In a previous blog post, I described tuning as the key to reducing alert fatigue, not SOAR. You can find that article here Alert Fatigue. Tuning isn’t easy, and this post will only talk about half of the process.
When you look up the word tuning, you will find the definition of “to adjust for precise functioning.” A SIEM that provides only high-quality alerts and real insight into something malicious happening can significantly improve the organization’s security and help combat analyst fatigue.
Tuning is an art, though. Just like a doctor doing surgery on a patient, much time and effort is put into research before the surgery. MRIs, X-rays, communication with the patient, and discussions of alternative options must be done before determining if surgery is the best course of action. Once the surgery is decided, a plan must be advised to ensure the least amount of risk is caused to the patient and maximum effectiveness of the procedure. This might appear to be an over-the-top analogy to compare tuning a SIEM to surgery, but I assure you it isn’t if done correctly.
So what’s a good tuning request, and what’s a bad tuning request? My definition of a good tuning request is when a process repeatedly happens for an extended period of time (typically weeks or indefinitely) and when the activity can be accounted for and approved. Lastly, if tuning is performed, it doesn’t put the company at any additional risk and simply removes known approved activity.
A bad tuning request is a process that only happens once or very seldom (typically once or twice a month or even less frequently). It could also be a process that is not fully understood or is firing due to a system misconfiguration. If visibility decreases and risk increases to the organization because of the tuning, it’s not a reasonable tuning request.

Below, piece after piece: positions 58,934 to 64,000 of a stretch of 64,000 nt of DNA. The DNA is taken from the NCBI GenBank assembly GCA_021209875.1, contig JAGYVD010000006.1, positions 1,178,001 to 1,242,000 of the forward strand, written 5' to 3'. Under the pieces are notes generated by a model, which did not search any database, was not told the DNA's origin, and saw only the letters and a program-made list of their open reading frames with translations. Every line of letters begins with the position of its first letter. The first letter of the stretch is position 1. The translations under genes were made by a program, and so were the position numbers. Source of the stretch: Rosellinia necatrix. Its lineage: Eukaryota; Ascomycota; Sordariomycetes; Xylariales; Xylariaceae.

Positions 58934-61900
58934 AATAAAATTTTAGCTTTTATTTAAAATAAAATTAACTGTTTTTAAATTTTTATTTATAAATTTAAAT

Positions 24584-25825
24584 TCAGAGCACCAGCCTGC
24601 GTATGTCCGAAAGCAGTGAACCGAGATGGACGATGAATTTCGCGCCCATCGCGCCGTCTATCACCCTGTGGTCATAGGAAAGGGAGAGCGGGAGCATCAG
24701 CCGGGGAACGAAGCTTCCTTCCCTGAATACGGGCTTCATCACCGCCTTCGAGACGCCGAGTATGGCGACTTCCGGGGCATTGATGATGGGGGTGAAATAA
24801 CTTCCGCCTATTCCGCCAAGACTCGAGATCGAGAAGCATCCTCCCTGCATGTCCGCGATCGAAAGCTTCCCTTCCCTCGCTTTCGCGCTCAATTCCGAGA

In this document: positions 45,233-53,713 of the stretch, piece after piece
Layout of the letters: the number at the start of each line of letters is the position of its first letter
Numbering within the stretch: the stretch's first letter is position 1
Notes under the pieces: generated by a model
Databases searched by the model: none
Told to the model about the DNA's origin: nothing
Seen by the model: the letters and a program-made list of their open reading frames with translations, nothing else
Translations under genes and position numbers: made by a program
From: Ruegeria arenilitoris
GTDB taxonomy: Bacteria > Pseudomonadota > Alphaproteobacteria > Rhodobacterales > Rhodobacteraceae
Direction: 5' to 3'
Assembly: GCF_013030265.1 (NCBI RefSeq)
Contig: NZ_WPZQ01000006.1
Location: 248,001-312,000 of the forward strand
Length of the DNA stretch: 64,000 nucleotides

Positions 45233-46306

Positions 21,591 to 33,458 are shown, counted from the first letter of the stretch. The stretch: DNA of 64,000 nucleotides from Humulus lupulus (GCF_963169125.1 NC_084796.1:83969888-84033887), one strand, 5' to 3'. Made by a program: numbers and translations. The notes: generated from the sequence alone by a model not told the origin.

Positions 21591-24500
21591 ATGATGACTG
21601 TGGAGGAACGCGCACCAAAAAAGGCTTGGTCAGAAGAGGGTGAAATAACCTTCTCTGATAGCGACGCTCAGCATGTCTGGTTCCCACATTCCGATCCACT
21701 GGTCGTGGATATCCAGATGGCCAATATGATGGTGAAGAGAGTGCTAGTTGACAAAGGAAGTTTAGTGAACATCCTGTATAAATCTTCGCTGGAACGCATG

Like doctors before surgery, we need to determine if tuning an alert is the best course of action. Even though an alert might be noisy, it doesn’t mean it’s the best option. In the following section, I will provide examples of a good candidate for tuning and not.
Example 1. Every Monday, you receive several alerts for a system doing enumeration in a specific subnet. In your research of the system, you can identify that this is a vulnerability scanner. Talking to the owner of the vulnerability scanner, you find that every Monday, there is a weekly scan done in that subnet, and at the end of the month, that system will do a more in-depth scan.
This would be an example of a good alert to tune. It meets all my criteria. We have an alert that fires off every Monday, causing several alerts. We discover the system is a vulnerability scanner, so we know this activity isn’t going away. We identify by talking to the owner that there might be more alerts from this system at the end of the month. Since we determined that this is a vulnerability scanner, we identified that this approved system/software in our environment is used to increase the organization’s security posture. Lastly, does not getting these alerts cause any risk to the company? No, but it’s expected and even documented activity.